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Chief Inspector of Hospitals asks people to tell him about the care provided by Chelsea and Westminster

17 June 2014

England's new Chief Inspector of Hospitals is inviting members of the public to tell his inspection panel what they think of the services provided by Chelsea and Westminster Hospital NHS Foundation Trust.

England’s new Chief Inspector of Hospitals is inviting members of the public to tell his inspection panel what they think of the services provided by Chelsea and Westminster Hospital NHS Foundation Trust.

Their views and experiences will help inspectors decide what to look at when they inspect Chelsea and Westminster Hospital—in Fulham Road, London—in July.

The Chief Inspector of Hospitals Professor Sir Mike Richards announced last year that he will lead significantly larger inspection teams than before, headed up by clinical and other experts including trained members of the public. The formal inspection at Chelsea and Westminster Hospital will start on Wednesday 9 July.

To ensure the views of patients and the local community are properly heard, the inspectors will be holding a listening event:

  • Tuesday 8 July, 6:30pm
    Millennium and Copthorne Hotels
    Chelsea Football Club
    Stamford Bridge
    Fulham Road
    London
    SW6 1HS

    (Get directions)

    Note:
    Disabled parking is limited at the hotel—if this is required please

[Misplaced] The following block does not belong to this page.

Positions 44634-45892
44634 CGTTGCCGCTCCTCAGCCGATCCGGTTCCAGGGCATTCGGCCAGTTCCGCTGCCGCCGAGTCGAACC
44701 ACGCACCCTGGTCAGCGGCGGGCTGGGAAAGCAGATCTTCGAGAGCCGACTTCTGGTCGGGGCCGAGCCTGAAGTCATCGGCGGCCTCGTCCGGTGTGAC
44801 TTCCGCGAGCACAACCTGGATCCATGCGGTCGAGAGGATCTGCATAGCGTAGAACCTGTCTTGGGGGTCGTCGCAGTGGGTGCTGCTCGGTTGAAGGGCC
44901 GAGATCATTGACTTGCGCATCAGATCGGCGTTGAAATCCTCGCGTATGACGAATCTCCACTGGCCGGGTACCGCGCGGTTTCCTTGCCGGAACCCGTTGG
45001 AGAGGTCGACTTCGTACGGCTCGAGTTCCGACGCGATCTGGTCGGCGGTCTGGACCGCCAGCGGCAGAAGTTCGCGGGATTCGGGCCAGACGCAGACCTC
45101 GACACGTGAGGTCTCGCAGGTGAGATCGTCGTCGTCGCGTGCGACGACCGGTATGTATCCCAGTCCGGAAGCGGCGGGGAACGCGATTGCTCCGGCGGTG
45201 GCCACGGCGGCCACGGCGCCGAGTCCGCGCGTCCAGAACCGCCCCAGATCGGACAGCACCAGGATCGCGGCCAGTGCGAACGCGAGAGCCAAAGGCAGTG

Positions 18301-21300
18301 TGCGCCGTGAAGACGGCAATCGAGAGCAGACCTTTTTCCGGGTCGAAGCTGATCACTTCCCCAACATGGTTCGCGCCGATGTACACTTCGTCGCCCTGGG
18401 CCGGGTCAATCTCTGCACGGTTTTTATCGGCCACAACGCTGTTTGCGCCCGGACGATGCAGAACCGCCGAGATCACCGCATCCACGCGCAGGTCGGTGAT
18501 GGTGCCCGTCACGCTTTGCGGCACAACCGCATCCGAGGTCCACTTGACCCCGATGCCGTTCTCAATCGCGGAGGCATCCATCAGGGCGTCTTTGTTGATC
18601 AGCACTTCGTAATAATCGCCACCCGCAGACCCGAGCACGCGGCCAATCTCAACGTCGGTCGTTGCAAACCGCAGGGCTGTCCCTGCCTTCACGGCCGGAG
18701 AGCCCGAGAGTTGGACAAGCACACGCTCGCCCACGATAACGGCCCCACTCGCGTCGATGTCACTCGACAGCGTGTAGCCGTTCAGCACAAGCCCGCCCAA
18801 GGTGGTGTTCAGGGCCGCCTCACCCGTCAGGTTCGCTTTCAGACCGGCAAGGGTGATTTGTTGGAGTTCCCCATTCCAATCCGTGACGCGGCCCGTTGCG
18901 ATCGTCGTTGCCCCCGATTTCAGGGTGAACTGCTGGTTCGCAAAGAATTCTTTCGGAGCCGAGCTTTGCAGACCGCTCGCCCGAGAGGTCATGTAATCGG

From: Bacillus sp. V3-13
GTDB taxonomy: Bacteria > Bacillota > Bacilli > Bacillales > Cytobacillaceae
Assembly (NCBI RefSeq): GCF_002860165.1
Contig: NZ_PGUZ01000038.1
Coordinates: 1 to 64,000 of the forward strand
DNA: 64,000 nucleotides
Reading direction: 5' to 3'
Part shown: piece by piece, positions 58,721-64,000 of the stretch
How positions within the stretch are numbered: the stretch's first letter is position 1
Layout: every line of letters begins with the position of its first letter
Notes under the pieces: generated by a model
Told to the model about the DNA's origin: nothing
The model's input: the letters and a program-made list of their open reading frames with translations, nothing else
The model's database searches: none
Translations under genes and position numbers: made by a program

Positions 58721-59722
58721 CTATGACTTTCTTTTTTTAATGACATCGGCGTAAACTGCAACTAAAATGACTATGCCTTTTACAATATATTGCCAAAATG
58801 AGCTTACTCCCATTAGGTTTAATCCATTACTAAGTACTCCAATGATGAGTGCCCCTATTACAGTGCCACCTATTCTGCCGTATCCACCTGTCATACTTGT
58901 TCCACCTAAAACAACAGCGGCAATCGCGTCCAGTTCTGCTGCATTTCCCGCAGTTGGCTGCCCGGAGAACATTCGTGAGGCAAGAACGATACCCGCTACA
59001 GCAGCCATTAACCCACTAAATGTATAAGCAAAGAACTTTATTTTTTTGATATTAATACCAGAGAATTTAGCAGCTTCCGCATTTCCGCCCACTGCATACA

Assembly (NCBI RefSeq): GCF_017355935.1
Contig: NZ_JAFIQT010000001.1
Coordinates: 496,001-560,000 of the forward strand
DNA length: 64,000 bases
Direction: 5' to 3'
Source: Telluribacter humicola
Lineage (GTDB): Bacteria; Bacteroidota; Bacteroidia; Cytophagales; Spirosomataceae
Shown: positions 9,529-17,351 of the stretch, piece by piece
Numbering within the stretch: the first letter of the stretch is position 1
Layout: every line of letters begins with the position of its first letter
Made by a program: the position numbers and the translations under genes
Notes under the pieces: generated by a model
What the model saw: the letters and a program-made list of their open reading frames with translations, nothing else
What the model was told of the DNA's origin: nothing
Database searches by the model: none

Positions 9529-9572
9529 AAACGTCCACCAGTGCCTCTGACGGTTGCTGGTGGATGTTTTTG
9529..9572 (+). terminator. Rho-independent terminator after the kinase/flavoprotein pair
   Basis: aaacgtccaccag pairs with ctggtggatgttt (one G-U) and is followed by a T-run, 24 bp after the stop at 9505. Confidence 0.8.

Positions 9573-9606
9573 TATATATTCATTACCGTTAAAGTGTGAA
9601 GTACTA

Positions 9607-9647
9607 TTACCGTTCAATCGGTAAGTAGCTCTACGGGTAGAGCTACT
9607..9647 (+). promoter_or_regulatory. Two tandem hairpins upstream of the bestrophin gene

call the hotel in advance to book a space on 020 3479 3565.

Local people are being encouraged to attend the listening events to find out more about the inspection process, to tell the team about their experiences of care and to say where they would like to see improvements made in the future.

Sir Mike said: “The new inspections are designed to provide people with a clear picture of the quality of the services in their local hospital, exposing poor or mediocre care as well as highlighting the many hospitals providing good and excellent care.

“We know there is too much variation in quality—these new in-depth inspections will allow us to get a much more detailed picture of care than ever before.

“Of course we will be talking to doctors and nurses, hospital managers and patients. But it is vital that we also hear the views of the people who have had care at this hospital, or anyone else who wants to share information with us. This will help us plan our inspection, and so help us focus on the things that really matter to people who depend on this service.

“This is your opportunity to tell me and my team what you think, and make a difference to NHS services in the local area.”

Sir Mike’s inspection team is expected to look in detail at eight key service areas—A&E, medical care (including frail elderly), surgery, intensive/critical care, maternity, paediatrics/children’s care, end of life care, and outpatients.

A full report of the inspectors’ findings will be published by the Care Quality Commission later in the year. The trust will be given one of the following ratings:  Outstanding, Good, Requiring improvement, or Inadequate.